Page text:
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Re: Separate concepts for "service" and "targetResource?" (was RE : /service/@targetResource ?)

From: Assaf Arkin <arkin@intalio.com>
Date: Wed, 21 May 2003 19:15:51 -0700
Message-ID: <3ECC32D7.3000604@intalio.com>
To: "Champion, Mike" <Mike.Champion@SoftwareAG-USA.com>
CC: www-ws-arch@w3.org

Champion, Mike wrote:

>>Or the URI is just a name and the "printer 
>>service" directory has an association between buildings and floors to 
>>printers (and hopefully also knows which floor I'm on). But 
>>then, could 
>>that directory just reference the service by it's QName?
>>    
>>
>
>This is what I have in mind.  WSA would not, of course, specify all the
>properties associated with a targetResource, just assert that a discovery
>service could maintain such an association.
>  
>
That's good because it gives you the level of flexibility you want. So 
let's say the resource URI is just some UUID with no meaning of 
reference to anything physical (or even logical). But I can still say a 
lot of things about it. I can have some specification about the 
capability of that printer. I can reference it from different places in 
the directory, whether because I was looking for a PostScript printer, 
or some printer on my floor, or a 20ppm+ printer.

Am I understanding this correctly?

In the case would it be fair to say that this is nothing than some 
common name that correlates multiple service definitions together? 
Something like a service set.

An alternative would be to have some collection element to do that, for 
example:

<serviceSet name="uri">
  <service/> +
</serviceSet>

But that would require the serviceSet to be rewritten each time a new 
service is added. So I would definitely prefer to see some common name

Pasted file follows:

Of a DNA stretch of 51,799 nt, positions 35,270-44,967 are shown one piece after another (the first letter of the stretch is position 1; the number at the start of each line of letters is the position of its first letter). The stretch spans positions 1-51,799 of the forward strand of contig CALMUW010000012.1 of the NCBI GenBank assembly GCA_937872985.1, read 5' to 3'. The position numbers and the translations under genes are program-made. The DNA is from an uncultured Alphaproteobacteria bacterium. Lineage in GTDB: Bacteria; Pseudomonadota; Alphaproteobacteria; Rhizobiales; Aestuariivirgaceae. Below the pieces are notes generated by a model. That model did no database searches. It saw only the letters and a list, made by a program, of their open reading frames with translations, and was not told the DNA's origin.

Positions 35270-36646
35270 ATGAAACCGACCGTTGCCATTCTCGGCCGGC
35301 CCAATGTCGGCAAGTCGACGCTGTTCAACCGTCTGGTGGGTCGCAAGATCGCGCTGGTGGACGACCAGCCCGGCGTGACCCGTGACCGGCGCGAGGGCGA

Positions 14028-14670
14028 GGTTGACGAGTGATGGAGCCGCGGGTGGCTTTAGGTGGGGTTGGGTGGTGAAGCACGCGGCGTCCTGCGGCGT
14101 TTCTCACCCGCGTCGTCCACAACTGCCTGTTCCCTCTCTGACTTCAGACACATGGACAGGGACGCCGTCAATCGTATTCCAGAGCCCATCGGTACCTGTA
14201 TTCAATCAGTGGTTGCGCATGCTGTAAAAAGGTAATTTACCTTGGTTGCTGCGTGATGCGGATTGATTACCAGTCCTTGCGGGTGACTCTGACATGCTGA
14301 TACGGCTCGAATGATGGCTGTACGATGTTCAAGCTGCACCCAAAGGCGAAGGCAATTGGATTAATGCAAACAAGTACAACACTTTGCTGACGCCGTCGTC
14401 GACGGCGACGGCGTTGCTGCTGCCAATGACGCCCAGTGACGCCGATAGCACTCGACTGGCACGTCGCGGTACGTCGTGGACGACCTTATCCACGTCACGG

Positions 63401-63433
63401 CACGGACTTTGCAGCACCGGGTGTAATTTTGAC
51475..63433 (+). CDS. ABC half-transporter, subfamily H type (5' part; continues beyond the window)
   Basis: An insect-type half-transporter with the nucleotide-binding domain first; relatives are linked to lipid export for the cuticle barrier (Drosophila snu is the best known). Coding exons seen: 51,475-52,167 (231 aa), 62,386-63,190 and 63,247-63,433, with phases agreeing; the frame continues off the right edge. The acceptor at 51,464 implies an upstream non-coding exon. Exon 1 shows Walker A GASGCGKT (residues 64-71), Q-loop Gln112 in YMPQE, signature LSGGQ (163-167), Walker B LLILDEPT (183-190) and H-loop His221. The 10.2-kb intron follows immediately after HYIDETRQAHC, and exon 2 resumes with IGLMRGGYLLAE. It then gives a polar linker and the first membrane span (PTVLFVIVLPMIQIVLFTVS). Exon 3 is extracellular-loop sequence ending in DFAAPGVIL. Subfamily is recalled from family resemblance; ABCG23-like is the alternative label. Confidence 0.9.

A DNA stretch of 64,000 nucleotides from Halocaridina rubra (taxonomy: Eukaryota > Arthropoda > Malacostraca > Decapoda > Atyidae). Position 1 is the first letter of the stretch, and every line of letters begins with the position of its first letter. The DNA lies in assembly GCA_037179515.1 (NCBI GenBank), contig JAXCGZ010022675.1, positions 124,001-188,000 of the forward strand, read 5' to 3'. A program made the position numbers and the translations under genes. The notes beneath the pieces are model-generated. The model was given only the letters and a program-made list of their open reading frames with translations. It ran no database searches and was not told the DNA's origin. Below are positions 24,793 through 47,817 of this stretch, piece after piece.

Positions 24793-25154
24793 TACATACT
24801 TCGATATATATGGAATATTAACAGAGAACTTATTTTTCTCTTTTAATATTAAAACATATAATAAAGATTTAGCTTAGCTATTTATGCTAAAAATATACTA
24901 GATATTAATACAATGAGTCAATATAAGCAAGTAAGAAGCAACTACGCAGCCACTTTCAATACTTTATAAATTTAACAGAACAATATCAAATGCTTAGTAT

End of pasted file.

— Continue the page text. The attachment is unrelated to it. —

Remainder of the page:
used in independent service definition that ties them together, assuming 
anything I said so far makes any sense ;-)


>>So trying to understand the value proposition of 
>>targetResource and best 
>>practice, it seems to me that it tries to solve a very 
>>specific problem: 
>>how to define multiple <service> definitions that are independently 
>>managed, yet all relate to the same service 
>>agent/provider/resource. 
>>    
>>
>
>Yup.  That's the scenario we discussed in Rennes.  Think of a WSDL service
>that has a "print job interface" and another service that has a "management
>interface".  Both may be bound to the same physical printer, or not.  
>
> 
>  
>
>>I see the value in associating them all to the same entity, but 
>>would it 
>>not make more sense to pick a more applicable term, perhaps agent or 
>>provider?
>>    
>>
>
>agree.  
>  
>
I like the idea. But what I'm reading in your e-mail is different from 
what I read in all the other e-mails on this thread, and I think the 
choice of the term resource or the unclarification of what exactly it 
means has a lot to do with it. I think defining what that resource is, 
as opposed to the actual printer resource or bank account resouce, is 
going to be as elusive as defining what a Web service is.

I'm going to duck and run for cover, hoping that someone would pick a 
different name or better clarify it before we end up swimming in another 
trout pond ;-)

arkin
Received on Wednesday, 21 May 2003 22:18:35 GMT

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